Overview: The US dollar continues to pare its recent losses and is firm against most major currencies in what has the feel of a risk-off day. The other funding currencies, yen and Swiss franc, are steady, while the euro is heavy but holding up better than the Scandis and dollar-bloc currencies. Emerging market currencies are also lower, and the JP Morgan EM FX index is off for the third consecutive session. The Chinese yuan’s insignificant gain of less than 0.15% puts it on the top of the emerging market currency complex. After rising nearly five basis points yesterday, the US 10-year yield has come back a couple of basis points softer at 1.35%, while European yields are narrowly mixed. Asia Pacific yields rose in what looked like a catch-up move.
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Overview: The US dollar continues to pare its recent losses and is firm against most major currencies in what has the feel of a risk-off day. The other funding currencies, yen and Swiss franc, are steady, while the euro is heavy but holding up better than the Scandis and dollar-bloc currencies. Emerging market currencies are also lower, and the JP Morgan EM FX index is off for the third consecutive session. The Chinese yuan’s insignificant gain of less than 0.15% puts it on the top of the emerging market currency complex. After rising nearly five basis points yesterday, the US 10-year yield has come back a couple of basis points softer at 1.35%, while European yields are narrowly mixed. Asia Pacific yields rose in what looked like a catch-up move. Although Japan’s Topix set a new 31-year high today, the MSCI Asia Pacific Index snapped an eight-day advance today. It has risen 11 of the past 12 sessions, during which time it rose nearly 9%. The Dow Jones Stoxx 600 is off for a second day, and the 1% loss it is nursing near midday in Europe, is its largest loss in nearly three weeks. US futures point to a heavy opening after yesterday’s losses by the S&P 500 and Dow Industrials. Gold is consolidating near yesterday’s trough. It fell 1.6% yesterday, the biggest drop in a month, and is struggling to re-establish a foothold above $1800. Oil is also steadying today. October WTI fell by about 2.4% since the US employment report. It is trading a little above $69.00 near midday in Europe. Today, China’s iron ore futures contract rose about 0.5% to end a six-day, 12% slide. Copper is heavy for a second session. It fell 1.1% yesterday and is down a little more today. The CRB Index fell 1% yesterday, its biggest loss in two weeks.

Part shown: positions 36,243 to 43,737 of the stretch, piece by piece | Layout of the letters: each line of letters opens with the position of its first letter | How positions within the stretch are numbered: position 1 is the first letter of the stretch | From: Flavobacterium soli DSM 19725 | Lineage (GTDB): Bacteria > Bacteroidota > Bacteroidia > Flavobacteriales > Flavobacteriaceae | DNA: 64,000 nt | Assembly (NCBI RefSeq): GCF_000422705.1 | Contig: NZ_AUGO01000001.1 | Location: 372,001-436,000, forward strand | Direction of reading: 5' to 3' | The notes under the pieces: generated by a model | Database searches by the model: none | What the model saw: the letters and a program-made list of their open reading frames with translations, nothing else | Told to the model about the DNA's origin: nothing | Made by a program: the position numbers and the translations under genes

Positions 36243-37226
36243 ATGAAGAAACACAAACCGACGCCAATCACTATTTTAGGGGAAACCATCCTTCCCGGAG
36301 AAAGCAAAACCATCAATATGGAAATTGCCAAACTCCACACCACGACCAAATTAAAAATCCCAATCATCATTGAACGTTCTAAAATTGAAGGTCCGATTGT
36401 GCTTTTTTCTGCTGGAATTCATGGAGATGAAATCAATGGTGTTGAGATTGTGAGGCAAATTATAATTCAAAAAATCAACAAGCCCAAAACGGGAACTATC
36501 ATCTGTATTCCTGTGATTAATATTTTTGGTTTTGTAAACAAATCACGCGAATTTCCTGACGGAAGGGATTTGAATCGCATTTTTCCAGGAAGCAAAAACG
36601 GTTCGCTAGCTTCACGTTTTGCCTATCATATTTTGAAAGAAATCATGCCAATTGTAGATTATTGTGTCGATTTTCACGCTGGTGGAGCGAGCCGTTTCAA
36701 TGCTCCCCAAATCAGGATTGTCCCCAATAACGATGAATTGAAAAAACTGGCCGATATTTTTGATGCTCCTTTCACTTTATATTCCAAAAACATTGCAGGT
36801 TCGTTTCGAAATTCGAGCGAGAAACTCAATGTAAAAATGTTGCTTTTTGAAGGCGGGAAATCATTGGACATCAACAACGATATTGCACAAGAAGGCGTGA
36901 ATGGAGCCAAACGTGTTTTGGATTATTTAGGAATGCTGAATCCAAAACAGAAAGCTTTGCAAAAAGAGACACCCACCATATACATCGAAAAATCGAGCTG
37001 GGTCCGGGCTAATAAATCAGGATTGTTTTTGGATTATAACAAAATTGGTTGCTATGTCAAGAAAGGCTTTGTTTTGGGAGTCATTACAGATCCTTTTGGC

Japan’s Q2 GDP was revised higher. The quarterly rate increased to 0.5% from 0.3%, and the annualized rate rose to 1.9% from 1.3%. The upward revision was more than expected and largely resulted from more government spending (1.3% vs. 0.5%) and capex (2.3% vs.1.7%). Consumption rose by 0.9% rather than 0.8%. Inventories and net exports each took 0.3% from GDP. And frustratingly, the GDP deflator was revised to -1.1% from -0.7%, leaving this measure of deflation at its strongest pace in a decade. Meanwhile, regardless of the outcome of the LDP leadership contest later this month, a substantial fiscal package will be unveiled. Such expectations appear to be helping lift Japanese stocks. The Topix is at levels not seen in 30 years, and the Nikkei is up over 6% in the past five sessions.
China is expected to report CPI and PPI figures tomorrow. Both are expected to have held steady at 1.0% and 9.0%, respectively. China has auctioned some of its strategic holdings of industrial metals to end-users to help ease the pressure on prices. However, the mild CPI pressure gives the PBOC room to ease financial conditions in the face of an economy that is struggling to sustain forward momentum.